Post-traumatic stress disorder (PTSD) is not just stress that occurs after a traumatic event. It’s a serious mental condition that can affect anyone who has lived through trauma, and it can make normal, everyday life impossible. During June, mental health experts and advocates for people with the condition mark post-traumatic stress disorder awareness month. In this blog, we will explain four facts about PTSD.
- Anyone can develop PTSD. Military members with PTSD receive the most media attention, but anyone who experiences a traumatic event can develop PTSD. According to the Department of Veterans’ Affairs publication “Understanding PTSD,” people who have experienced serious car accidents, abuse, sexual assault or a natural disaster may all experience PTSD.
- Not everyone who experiences trauma develops PTSD. About 60 percent of men and 50 percent of women experience at least one traumatic event in their lives. Most people experience some kind of stress after trauma, but not necessarily PTSD. Of people who experience a traumatic event, 8 percent of men and 20 percent of men develop PTSD. Combat veterans and sexual assault victims do have higher rates of PTSD than those who experience other kinds of trauma.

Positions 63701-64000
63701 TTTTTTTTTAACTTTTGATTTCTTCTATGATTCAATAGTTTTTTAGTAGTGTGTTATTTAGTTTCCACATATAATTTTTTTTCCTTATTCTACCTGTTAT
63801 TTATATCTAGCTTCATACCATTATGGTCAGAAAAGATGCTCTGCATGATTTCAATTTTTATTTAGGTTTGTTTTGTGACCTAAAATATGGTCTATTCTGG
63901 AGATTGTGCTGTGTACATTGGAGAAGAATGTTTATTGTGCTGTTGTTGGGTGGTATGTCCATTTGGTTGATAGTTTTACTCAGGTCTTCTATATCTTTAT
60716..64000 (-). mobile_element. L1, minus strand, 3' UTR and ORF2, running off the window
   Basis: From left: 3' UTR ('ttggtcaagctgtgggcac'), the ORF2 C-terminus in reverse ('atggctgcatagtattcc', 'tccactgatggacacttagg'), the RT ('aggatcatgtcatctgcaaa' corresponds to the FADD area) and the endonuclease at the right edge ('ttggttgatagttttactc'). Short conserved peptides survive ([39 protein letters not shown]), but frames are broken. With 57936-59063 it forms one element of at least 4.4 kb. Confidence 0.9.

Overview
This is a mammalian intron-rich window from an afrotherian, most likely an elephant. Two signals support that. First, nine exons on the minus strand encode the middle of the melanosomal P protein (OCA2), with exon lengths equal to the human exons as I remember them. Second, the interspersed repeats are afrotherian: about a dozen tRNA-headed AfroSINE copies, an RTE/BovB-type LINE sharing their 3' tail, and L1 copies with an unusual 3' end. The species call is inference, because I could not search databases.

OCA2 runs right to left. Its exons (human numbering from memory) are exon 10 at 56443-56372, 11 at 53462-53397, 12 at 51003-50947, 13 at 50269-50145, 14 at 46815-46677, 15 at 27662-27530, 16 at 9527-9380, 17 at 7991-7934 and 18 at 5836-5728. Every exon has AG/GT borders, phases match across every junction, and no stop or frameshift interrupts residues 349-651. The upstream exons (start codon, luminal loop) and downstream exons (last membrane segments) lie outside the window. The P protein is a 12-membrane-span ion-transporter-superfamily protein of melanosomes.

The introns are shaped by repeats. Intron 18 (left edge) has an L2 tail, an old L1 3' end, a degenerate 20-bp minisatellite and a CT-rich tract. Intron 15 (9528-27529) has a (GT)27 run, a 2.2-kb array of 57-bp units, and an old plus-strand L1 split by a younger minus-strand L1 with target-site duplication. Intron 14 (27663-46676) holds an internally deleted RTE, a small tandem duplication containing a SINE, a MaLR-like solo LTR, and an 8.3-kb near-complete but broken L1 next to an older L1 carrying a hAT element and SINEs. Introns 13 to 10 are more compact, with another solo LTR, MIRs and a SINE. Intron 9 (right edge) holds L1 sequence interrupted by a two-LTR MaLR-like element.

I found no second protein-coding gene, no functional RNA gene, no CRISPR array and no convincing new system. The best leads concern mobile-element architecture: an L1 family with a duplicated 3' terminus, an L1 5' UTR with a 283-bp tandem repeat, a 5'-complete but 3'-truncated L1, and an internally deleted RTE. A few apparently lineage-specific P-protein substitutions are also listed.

- People with PTSD have different types of symptoms. According to the VA, symptoms include reliving the event through memories of the trauma, avoiding situations that remind you of the event, negative changes in your beliefs and feelings, and feeling keyed up. Other symptoms related to PTSD include feelings of hopelessness, shame and despair. You may have employment and relationship problems.
- PTSD can be treated. PTSD can be treated with medication and psychotherapy. Medications called Selective Serotonin Reuptake Inhibitors (SSRIs) may help some people with PTSD. According to the VA, medications called benzodiazepines may be prescribed, but they do not treat the core PTSD symptoms and could lead to addiction. For therapy, cognitive behavioral therapy (CBT) is considered an effective treatment. In addition, a therapy called eye movement desensitization and reprocessing can be effective. This therapy can help change how you react to memories of the trauma.
If your PTSD is severe and prevents you from working, you may be eligible for disability benefits to provide you with financial relief. VA disability benefits may be available for veterans, and any worker who meets work and disability requirements may be eligible for Social Security Disability Insurance benefits. Even if your PTSD does not prevent you from working on its own, it may be a factor if you are unable to work due to other severe medical impairments.
- Our Coon Rapids-based law firm represents veterans and other people in Minnesota and throughout the Midwest who are disabled and unable to work. For more information, visit our page on PTSD.